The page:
Electronic health record (EHR)-based strategies at the point of care can dramatically increase the reach of Quitline treatment, are feasible, and can fit within existing clinical systems [24, 25]. Ask–Advise–Connect (AAC; also called “eReferral”) utilizes widely available, standards-based EHR capabilities to systematically assess the tobacco use status of patients, advise them to quit, and directly and electronically connect interested tobacco users with evidence-based Quitline treatment. Prior research has clearly documented the efficacy of AAC (a 13-to-30-fold increase in the proportion of tobacco users who receive evidence-based treatment from a Quitline compared to the previously recommended standard of care) [24, 25], yet it has not been widely adopted and implemented in primary care settings. Additionally, there is a potential for increasing the effectiveness of AAC by combining it with other approaches (text messaging, counseling).
Text messaging is effective for improving tobacco cessation outcomes and engagement with treatment [26,27,28]. Text messaging may be a scalable approach for increasing the reach of evidence-based treatment for tobacco use given that mobile phones and text messaging are widely used even in low SES populations , are very low cost, can be automated, and can potentially reach a high proportion of tobacco users .
Proactive counseling is another effective strategy for improving engagement with tobacco cessation treatment [30,31,32] because it helps patients overcome barriers to accessing and adhering to tobacco cessation interventions. It is highly feasible in primary care given increasing integration with behavioral health and the widespread use of health educators and patient navigators .
Multilevel implementation strategies to improve Quitline engagement
Multilevel implementation strategies (MLIs) target change in more than one contextual level (e.g., healthcare system, provider, patient) to influence health behavior, health care practice change, and health outcomes [34,35,36,37]. Although multiple national organizations have underscored the need to implement MLIs [38,39,40], there are few data addressing how and when to implement MLIs for tobacco cessation in primary care or how interventions at multiple levels interact and influence each other.
Adaptive interventions can be used to operationalize the sequencing and integration of MLIs. An adaptive intervention is an intervention design involving a sequence of intervention decisions that are individualized such that ongoing information from the individual (e.g., patient) or organization (e.g., clinic) is used to guide whether and how to intervene over time [41,42,43]. Modifying intensity or type of strategy over time can improve outcomes if an individual or organization is not responding or may reduce costs and burden if more resource intensive strategies are not necessary . Adaptive stepped care interventions [42,43,44,45] have the potential to conserve scarce resources (e.g., counseling) for the patients that need them most and minimize unnecessary treatment burden. The Sequential Multiple Assignment Randomized Trial (SMART) is an experimental design developed explicitly for the purpose of optimizing adaptive interventions [46,47,48].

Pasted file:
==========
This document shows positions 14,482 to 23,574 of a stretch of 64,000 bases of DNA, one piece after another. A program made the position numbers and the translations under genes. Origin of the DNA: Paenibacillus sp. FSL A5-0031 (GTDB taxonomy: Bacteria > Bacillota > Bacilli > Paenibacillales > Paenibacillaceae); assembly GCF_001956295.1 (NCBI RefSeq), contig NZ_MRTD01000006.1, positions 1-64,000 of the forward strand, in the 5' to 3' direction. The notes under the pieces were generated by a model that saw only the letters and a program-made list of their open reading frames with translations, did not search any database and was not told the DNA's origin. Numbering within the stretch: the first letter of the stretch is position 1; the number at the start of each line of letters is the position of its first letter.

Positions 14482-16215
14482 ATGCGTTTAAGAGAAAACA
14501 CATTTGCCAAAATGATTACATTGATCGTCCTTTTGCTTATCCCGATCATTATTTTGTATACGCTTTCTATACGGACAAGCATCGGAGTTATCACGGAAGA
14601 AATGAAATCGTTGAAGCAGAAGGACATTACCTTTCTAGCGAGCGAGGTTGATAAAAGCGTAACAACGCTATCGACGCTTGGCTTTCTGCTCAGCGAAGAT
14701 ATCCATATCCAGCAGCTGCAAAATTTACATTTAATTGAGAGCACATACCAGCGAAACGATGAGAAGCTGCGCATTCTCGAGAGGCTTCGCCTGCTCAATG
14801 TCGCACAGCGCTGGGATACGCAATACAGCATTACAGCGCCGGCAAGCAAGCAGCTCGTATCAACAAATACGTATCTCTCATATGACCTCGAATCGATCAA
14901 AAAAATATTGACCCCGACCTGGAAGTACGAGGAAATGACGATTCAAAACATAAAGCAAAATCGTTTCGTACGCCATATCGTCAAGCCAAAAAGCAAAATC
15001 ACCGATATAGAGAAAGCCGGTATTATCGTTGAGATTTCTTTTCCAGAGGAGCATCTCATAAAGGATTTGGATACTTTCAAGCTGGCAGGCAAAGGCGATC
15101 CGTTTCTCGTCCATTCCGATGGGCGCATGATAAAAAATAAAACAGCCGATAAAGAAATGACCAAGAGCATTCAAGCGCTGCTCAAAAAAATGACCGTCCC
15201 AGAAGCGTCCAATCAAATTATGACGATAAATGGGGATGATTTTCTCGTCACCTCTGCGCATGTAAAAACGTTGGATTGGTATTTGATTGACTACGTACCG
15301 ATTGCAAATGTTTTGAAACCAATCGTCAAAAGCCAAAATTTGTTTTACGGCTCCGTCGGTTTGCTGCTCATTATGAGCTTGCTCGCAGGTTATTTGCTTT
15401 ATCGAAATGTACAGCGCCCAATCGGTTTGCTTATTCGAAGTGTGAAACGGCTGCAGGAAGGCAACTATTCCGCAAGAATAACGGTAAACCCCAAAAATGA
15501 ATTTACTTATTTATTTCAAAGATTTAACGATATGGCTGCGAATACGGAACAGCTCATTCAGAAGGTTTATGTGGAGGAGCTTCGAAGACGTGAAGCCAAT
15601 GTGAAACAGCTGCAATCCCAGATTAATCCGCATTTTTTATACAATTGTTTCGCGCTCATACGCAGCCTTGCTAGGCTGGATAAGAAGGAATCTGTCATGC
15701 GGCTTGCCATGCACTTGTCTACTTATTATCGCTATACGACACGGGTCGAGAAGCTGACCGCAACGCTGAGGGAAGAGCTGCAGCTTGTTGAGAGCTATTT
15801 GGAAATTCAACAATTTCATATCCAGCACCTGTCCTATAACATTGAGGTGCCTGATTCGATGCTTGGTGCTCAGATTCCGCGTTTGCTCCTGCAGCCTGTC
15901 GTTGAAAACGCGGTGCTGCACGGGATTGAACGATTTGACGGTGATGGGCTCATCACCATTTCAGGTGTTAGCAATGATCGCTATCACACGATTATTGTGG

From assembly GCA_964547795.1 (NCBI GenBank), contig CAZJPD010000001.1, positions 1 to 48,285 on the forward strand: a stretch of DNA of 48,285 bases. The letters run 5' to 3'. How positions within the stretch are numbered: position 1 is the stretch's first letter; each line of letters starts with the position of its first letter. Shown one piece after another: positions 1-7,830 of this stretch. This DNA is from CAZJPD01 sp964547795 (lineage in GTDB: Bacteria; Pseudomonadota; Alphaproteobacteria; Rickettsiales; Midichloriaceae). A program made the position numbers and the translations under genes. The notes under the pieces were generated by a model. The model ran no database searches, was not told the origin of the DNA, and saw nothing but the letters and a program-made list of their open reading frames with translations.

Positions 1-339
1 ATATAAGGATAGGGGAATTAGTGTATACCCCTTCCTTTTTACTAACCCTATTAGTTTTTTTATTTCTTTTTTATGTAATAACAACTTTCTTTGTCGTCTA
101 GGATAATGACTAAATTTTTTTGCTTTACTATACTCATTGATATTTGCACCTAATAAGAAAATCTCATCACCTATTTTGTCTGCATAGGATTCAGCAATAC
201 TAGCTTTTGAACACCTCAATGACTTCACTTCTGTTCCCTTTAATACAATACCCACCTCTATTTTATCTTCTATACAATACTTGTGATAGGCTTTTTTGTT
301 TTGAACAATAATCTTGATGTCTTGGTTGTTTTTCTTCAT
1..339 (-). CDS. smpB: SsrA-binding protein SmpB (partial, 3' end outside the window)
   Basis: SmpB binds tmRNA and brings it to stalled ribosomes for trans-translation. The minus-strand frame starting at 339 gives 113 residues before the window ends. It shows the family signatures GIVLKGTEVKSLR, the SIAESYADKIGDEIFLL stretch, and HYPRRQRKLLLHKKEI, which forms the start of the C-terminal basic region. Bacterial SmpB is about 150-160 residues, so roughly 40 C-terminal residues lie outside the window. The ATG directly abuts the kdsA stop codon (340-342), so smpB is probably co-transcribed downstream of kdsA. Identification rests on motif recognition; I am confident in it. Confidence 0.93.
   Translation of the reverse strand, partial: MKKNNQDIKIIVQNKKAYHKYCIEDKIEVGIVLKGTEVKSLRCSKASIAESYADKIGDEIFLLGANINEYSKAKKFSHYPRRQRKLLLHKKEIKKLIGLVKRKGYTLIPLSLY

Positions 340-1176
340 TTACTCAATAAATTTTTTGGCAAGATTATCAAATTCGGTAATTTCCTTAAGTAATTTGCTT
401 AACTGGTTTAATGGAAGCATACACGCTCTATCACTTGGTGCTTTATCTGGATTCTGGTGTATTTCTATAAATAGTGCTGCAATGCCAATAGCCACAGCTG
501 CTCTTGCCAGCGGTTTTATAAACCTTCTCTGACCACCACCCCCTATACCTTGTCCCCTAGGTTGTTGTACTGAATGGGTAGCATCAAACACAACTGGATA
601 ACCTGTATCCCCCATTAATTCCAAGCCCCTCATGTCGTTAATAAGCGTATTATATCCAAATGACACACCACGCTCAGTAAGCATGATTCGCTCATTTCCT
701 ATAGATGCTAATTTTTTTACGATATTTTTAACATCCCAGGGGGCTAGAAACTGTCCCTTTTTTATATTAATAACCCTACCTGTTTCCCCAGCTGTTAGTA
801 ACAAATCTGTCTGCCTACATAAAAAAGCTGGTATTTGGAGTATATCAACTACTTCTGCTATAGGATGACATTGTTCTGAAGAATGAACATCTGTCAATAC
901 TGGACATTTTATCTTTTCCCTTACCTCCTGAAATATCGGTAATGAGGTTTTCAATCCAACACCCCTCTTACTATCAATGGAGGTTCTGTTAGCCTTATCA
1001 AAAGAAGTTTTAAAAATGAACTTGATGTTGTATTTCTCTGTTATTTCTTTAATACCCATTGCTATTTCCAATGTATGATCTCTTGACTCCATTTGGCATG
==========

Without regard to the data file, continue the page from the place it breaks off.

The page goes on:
Aims and objectives
The overall objective of this research, entitled “QuitSMART Utah,” is to increase the Reach and Impact of evidence-based tobacco cessation treatment in order to reduce the prevalence of tobacco use among low SES populations. The scientific premise of the study is based on (1) substantial consensus that evidence-based tobacco cessation treatments delivered via Quitlines are effective but grossly underutilized [4,5,6,7, 9], (2) data demonstrating that EHR based strategies at the point of care can dramatically increase the reach of Quitline treatment, are feasible, rely on ubiquitous EHR capabilities, and can fit within existing clinical workflows [24, 25], (3) results demonstrating that technology-based approaches such as text messaging can increase the reach of evidence-based treatment , and (4) evidence highlighting the effectiveness of proactive counseling in increasing the reach of and impact of treatment [26, 30,31,32].
The aims of QuitSMART Utah are threefold: (1) evaluate healthcare system, provider, and patient level implementation strategies to increase the Reach of evidence-based treatment for tobacco use (delivered via Quitline). Reach is defined as the proportion of smokers who enroll in Quitline delivered treatment. (2) Evaluate healthcare system, provider, and patient-level implementation strategies to increase the Impact of Quitline treatment. Impact is defined as Reach × Efficacy, where efficacy is defined as the proportion of tobacco users who enroll in Quitline delivered treatment that successfully quit. (3) Evaluate characteristics of healthcare system, providers, and patients that may influence tobacco use outcomes.
We will conduct a pragmatic, multilevel, Sequential Multiple Assignment Randomized Trial (SMART) in CHC primary care clinics across Utah. The protocol for the study has been reviewed and approved by the University of Utah Institutional Review Boards (IRBs). The project is registered at clinicaltrials.gov (NCT03900767).